Thursday, December 16, 2010

Propriety's Claims on Prudence in Lady Susan and Northanger Abbey

Chapter 2: Propriety's Claims on Prudence in Lady Susan and Northanger Abbey

In this chapter Sarah Emsley contrasts JA's earliest works, Lady Susan and Northanger Abbey. The character of Lady Susan is JA's only vicious heroine, and is not a model for female virtue! Lady Susan is an epistolary novel, and we see throughout Lady Susan's correspondence that she is conniving and cares only for herself. JA as the narrator tells us at the end, "She had nothing against her, but her Husband & her Conscience." Lady Susan is humorous as JA's juvenile works, but is longer and has a more mature feel. Austen may later focus on how virtues come into conflict with one another, but in Lady Susan her focus is more on "the villainy of human nature." Lady Susan only invokes the name of propriety when it will suit her. When she wishes Reginald out of the way for a few days so that she can continue her affair with Mr Manwaring, she acts as if they are moving too fast and pretends to be afraid of displeasing her brother.

Lady Susan has an excellent command of language and uses it to get what she desires. Some critics have argued that JA shows how Lady Susan uses her power, but then abandons the idea of female power in her later works. Emsley, however, sees that in the later novels "the heroine's pursuit of virtue is a quest for a different kind of power. Given the older definitions of virtue (or vertu) had to do with strength and power, it is important to emphasize that the virtues are moral excellences, and therefore may be seen as more powerful than aggression or manipulation."

In contrast to Lady Susan, Catherine, the heroine (or "in training for a heroine") in Northanger Abbey, is quite naive. Which may be one of the reasons that she is attractive. She is artless, open, and honest. Emsley observes, "Unlike Lady Susan, she is capable of genuinely caring for other people. In the course of the novel, Catherine begins to learn the kind of prudence that propriety requires, but the natural courage it takes to be honest and open with others is hers already...Henry learns from Catherine's openness even while he teaches her to be more prudent about social life."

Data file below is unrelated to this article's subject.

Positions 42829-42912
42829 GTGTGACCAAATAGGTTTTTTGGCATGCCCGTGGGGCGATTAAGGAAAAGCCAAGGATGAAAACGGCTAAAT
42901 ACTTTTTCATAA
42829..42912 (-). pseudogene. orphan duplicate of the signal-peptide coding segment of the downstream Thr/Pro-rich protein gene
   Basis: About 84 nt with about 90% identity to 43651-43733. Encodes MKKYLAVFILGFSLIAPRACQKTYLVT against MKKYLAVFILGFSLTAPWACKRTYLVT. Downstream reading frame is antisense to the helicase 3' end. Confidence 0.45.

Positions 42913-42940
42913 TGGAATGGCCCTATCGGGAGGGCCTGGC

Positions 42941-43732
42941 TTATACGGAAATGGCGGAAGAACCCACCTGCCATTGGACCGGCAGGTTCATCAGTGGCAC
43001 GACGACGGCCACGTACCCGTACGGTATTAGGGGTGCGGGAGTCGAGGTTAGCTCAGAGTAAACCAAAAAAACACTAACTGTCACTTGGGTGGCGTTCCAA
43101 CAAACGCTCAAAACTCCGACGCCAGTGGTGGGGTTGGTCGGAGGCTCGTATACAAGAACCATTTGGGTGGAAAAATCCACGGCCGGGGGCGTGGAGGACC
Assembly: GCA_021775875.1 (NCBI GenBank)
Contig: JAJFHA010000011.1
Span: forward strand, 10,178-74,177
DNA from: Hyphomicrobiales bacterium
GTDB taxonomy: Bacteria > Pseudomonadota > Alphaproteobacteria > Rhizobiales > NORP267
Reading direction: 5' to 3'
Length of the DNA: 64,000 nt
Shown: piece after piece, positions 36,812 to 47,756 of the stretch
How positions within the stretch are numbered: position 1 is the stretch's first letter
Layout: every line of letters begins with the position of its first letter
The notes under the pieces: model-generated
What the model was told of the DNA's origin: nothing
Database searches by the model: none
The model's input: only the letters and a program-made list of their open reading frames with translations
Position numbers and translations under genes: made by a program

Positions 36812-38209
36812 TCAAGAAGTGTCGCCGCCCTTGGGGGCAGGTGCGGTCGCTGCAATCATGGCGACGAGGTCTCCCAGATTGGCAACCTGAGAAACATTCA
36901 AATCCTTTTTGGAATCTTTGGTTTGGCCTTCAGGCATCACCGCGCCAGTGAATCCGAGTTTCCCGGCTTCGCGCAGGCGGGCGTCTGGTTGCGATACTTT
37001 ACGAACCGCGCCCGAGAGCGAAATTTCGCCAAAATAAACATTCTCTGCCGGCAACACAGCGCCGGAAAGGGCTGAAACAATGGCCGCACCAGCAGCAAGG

Catherine learns that not all sacrifices are noble (such as choosing to go with the Thorpes and her brother when she really wanted to go with the Tilneys), not all villains are obvious (e.g. John Thorpe), and not all abbeys are haunted.

Henry and Catherine have many spirited exchanges before Catherine quite knows how to take what he says. One such time is when Henry Tilney and Catherine are dancing at the ball, and he asks her what she is thinking about. "Catherine coloured, and said, 'I was not thinking of anything.'" Henry responds, "'That is artful and deep, to be sure, but I had rather be told at once that you will not tell me.'"

JA closes Northanger Abbey with words that I could not agree with more, "To begin perfect happiness at the respective ages of twenty-six and eighteen is to do pretty well."

Where Lady Susan is innately wicked and Catherine is innately good, JA incorporates both virtues and vices in her later heroines. Elizabeth, Anne, Marianne, Elinor, and Fanny must learn the balance of the virtues.

These thoughts are taken from the second chapter (entitled, Propriety's Claims on Prudence in Lady Susan and Northanger Abbey ) of Sarah Baxter Emsley's book, Jane Austen's Philosophy of the Virtues. Next up, Chapter 3: Sense and Sensibility: "Know your Own Happiness"

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